This article is part of Owning the Future, a series on how the pandemic has affected small businesses across the country.
The Covid pandemic hit California hard. It has seen well over 3.5 million cases and over 60,000 deaths. Numerous companies have closed. However, the opportunity arose for Ana Jimenez, the owner of Tacos El Jerry, a small fleet of food trucks in Santa Cruz County, to move her business into the 21st century.
Ms. Jimenez’s four trucks took orders via an app and website, delivered them directly to customers, and built a customer base through a new social media presence. All of this led to a significant increase in sales.
“Our business has grown,” said Ms. Jimenez, 50. “We even added a new truck. Thanks to my son Jerry who is 23 years old. We didn’t have anything on social media. He said, “We’re going to digitize all of this, Mom.” Half of her orders are online now, she said.
Ms. Jimenez’s son created Facebook and Instagram pages for the Food Trucks, a social media advertising campaign, and began accepting credit card purchases. “Each truck currently serves around 300 employees a day, which translates into daily sales of around $ 5,000,” said Jimenez.
Food trucks – essentially kitchens on wheels – are inherently flexible and quickly became a substitute for customers who couldn’t dine indoors and who wanted something other than their standard take-away options during the pandemic. This, in turn, has created a new customer base that can be added to an existing roster of loyal followers. In the truest sense of the word, food trucks are a means to equality in the post-pandemic world.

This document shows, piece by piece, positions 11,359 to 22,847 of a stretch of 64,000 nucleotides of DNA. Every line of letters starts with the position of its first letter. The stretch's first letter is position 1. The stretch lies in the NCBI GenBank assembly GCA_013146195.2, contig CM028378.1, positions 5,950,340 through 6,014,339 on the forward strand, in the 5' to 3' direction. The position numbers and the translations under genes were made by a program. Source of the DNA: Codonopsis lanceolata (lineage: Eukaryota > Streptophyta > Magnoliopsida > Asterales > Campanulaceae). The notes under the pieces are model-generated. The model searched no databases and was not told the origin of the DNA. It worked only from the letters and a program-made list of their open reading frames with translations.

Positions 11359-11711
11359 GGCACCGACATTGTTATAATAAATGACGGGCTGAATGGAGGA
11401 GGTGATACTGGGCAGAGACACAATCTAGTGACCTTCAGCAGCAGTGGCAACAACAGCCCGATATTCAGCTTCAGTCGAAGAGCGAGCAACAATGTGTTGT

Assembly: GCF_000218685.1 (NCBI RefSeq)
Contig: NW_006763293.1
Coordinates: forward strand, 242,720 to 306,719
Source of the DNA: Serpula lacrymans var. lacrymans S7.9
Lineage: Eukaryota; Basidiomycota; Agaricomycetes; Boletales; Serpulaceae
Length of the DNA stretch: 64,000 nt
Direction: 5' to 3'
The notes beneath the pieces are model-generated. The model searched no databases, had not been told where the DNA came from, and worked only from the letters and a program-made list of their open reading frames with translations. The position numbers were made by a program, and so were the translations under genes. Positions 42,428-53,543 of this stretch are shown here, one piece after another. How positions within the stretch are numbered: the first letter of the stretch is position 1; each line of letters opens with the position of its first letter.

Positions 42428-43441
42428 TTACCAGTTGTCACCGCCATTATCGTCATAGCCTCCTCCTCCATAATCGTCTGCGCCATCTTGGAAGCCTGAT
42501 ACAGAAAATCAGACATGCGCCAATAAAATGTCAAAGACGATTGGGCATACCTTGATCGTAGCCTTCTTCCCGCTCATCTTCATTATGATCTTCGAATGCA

“While the pandemic has certainly hurt the majority of small businesses, it has also led many to innovate by finding new sources of income and ways to reach customers,” said Kimberly A. Eddleston, professor of entrepreneurship and Innovation at Northeastern University.
Like Ms. Jimenez, some companies have “focused on ways to maintain their customer base, for example by delivering products directly to customers,” said Prof. Eddleston. “While others have developed products and services that attract new customers.”
For example, 34-year-old Luke Cypher added pizza, four packs of local beer, gift cards and 5-ounce bottles of homemade hot sauce to the already diverse range of his Blue Sparrow food trucks in Pittsburgh.
Mr. Cypher’s main tariff since he hit the streets in 2016 has been global street food. His menu is heavily inspired by Asia. The menu includes kimchi from scratch every day. Dishes include rice bowls, Vietnamese banh mi, falafel burritos, and a burger with a ramen bun.
During the pandemic, Mr. Cypher’s business saw a success when 24 festivals and over a dozen weddings at which he was booked were canceled. “I switched gears to keep things as lean as possible,” said Mr. Cypher.
He temporarily parked a second food truck – a retrofitted 35-foot Greyhound bus from 1956 that he used for the big parties – and launched a customer interaction website and an online ordering system for his smaller truck on which he usually parked a neighborhood brewery.
“I switched the menu to focus on soups, pasta, burritos and pressed sandwiches so that the things we gave our customers came home and were still a good experience after they opened and removed the bag “Said he said.
In business today
May 21, 2021, 3:55 p.m. ET
And he started making and selling pizza in the kitchen one day a week, where he was doing truck prep work before the pandemic. (The pizza also has an international flair: a banh-mi cake, for example made from pork or tofu, miso-garlic sauce, mozzarella, pickled carrots, cucumber and coriander.)
Customers can order and pay online or by phone and arrange a pick-up time. You will receive a text or an email when your order is ready.
The kitchen “was already there, so we turned around and said what can we offer our customers in these unknown times that would be comforting,” said Cypher. “We had a wood-burning stove there that we use to bake bread, but basically it wasn’t used.”